Band of Mercy, Conquest
I’d always wondered what happened to the guys from once-iconic, ultra-political Houston hardcore band Die Young (er, sorry — Die Young (TX), that is; I completely forgot about that idiotic lawsuit). They were one of those bands that I always meant to get more familiar with but just dropped the ball on. By the time I picked up 2008′s Through the Valleys In Between, the band was seemingly already on its way out. Damn.
Of course, hardcore bands don’t ever really break up — they just splinter off and form new bands, and that’s apparently exactly what happened here. After Die Young collapsed, frontman Daniel “Rev. White Devil” Albaugh and drummer James Rynearson decided to pull together a new crew (which also includes ex-Seeker guitarist Gjared Robinson and bassist Eric), similarly political but more aimed on promoting their vegan ideals. (Which makes some sense, considering Albaugh’s day job at peta2, the youth-oriented arm of People for the Ethical Treatment of Animals.)
While that might sound limiting, after several listens, I have to say that I think it works, possibly better than Die Young ever did (what I heard of ‘em, anyway). Rather than cobble together a scattershot bunch of sociopolitical messages about a whole slew of topics, or even about a general area, like Die Young did with religion on Graven Images, Band of Mercy tightens the focus down ’til it’s bright and hot, laser-like, on animal rights and veganism.
Hell, they even went so far as to name themselves after the precursor to the Animal Liberation Front. Instead of being Politico-Punk Band #23642, these guys have instead built their collective house in the neighborhood of old-school straightedge bands like Earth Crisis, Strife, or Shelter. And again: it works.
Musically speaking, new six-song EP Conquest is closest to the former than either of the latter, with Albaugh’s snarled, vitriolic, confrontational lyrics about eating vegan, spaying and neutering dogs, and fucking (no, really) riding over a surging wave of metalcore sound. Albaugh and Robinson’s guitars have a thrash-y edge to them that I’m liking quite a bit — with an almost Metallica-esque bit of melancholy folk guitar right at the start of “Eat To Win,” even — married to speeding, thundering hardcore rhythms.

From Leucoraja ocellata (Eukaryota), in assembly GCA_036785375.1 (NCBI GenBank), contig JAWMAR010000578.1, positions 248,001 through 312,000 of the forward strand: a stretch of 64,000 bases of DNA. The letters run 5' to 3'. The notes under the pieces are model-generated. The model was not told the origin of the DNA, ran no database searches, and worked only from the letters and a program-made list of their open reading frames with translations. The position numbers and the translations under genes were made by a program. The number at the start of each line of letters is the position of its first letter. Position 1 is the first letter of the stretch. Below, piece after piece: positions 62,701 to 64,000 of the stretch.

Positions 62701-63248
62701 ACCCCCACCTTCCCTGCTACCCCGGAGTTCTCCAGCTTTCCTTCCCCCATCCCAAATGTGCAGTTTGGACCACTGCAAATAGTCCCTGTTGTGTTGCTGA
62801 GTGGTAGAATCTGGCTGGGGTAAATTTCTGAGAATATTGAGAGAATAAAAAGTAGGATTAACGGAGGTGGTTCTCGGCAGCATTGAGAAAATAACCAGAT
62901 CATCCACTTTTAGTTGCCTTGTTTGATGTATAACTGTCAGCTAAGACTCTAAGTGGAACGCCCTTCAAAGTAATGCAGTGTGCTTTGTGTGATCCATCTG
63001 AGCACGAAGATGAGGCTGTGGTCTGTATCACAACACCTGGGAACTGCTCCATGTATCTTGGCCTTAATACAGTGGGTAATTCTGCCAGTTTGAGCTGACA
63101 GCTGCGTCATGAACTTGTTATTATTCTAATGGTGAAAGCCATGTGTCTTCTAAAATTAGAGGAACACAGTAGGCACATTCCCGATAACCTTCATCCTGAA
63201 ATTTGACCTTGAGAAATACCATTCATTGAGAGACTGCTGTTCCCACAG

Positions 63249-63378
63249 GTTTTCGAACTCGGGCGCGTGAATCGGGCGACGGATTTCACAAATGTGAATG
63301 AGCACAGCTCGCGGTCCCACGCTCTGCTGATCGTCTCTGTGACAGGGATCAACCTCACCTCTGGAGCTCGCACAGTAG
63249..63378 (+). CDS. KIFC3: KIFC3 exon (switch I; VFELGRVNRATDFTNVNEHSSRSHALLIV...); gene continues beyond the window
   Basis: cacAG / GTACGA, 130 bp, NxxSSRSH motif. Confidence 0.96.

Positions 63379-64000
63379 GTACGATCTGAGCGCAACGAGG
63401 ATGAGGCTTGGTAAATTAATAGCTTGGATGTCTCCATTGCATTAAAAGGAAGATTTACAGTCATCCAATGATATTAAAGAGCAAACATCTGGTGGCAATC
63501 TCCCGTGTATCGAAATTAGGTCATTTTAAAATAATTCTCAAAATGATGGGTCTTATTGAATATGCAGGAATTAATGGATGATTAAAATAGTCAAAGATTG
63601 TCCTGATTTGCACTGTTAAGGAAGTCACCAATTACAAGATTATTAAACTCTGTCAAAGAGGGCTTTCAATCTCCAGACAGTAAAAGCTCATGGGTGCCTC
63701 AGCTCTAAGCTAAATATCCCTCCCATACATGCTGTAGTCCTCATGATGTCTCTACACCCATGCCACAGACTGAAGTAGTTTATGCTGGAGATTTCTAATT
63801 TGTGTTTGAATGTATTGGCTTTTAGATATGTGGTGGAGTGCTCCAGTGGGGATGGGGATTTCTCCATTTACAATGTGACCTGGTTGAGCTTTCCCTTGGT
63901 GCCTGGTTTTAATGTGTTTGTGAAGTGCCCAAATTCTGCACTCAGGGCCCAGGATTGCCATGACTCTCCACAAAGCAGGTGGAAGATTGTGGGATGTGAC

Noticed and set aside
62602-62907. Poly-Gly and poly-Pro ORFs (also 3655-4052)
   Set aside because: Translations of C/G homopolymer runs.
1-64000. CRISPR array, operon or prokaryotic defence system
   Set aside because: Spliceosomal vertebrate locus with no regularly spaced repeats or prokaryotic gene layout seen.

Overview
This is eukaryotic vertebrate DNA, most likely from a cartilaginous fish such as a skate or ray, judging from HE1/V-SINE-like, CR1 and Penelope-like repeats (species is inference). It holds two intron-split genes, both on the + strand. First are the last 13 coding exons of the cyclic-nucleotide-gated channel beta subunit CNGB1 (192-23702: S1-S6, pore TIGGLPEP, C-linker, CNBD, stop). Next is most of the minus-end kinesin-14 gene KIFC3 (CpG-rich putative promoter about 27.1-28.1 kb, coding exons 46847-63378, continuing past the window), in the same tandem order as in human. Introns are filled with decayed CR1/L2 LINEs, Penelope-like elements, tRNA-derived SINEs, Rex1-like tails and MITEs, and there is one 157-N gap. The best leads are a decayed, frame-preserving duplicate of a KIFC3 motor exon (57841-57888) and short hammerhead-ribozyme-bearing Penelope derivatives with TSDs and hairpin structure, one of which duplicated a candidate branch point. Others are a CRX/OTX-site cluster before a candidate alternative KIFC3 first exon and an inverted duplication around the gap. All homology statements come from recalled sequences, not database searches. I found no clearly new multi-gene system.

The aforementioned “Eat To Win,” by the way, is probably my favorite track on here, in spite of the fact that the cynical bastard inside of me wants to snicker each time Albaugh howls out, “Fruits and nuts and seeds!” In other hands, the song’s subject matter could very well fall flat — I mean, c’mon, just look at the song’s title — but I can’t help but marvel at the sheer level of dedication these guys have. They’re true believers, no doubt, and that level of conviction is impressive to witness.
The rest of the EP fares pretty damn well, too, from the furious, insanely short (less than a minute long) facepunch of “You Must Hate Yourself” to the spiraling solo(!) in “Building A Culture” to the oddly-accented vocals in “Feral Nights,” which I think is about ripping all your clothes off and screwing out in the darkened woods, although I’m not completely positive about that. The pace is frantic throughout, leaving barely a moment to breathe between explosive blasts of hardcore fury.
I should note, by the way, that I’m enjoying Conquest as a non-vegan — although I’m definitely an animal lover and oppose animal testing and cruelty to animals in general, I’m not a convert to the cause, myself. That said, the more I read about Albaugh (who’s a ridiculously smart guy and writes columns for various magazines and Websites about being vegan) and his crew, the more intriguing the whole veganism idea becomes.
Which I guess is the whole point behind the band and the EP to begin with; strange as it may seem to say about music this fast and raw and heavy, Conquest has definitely got me thinking.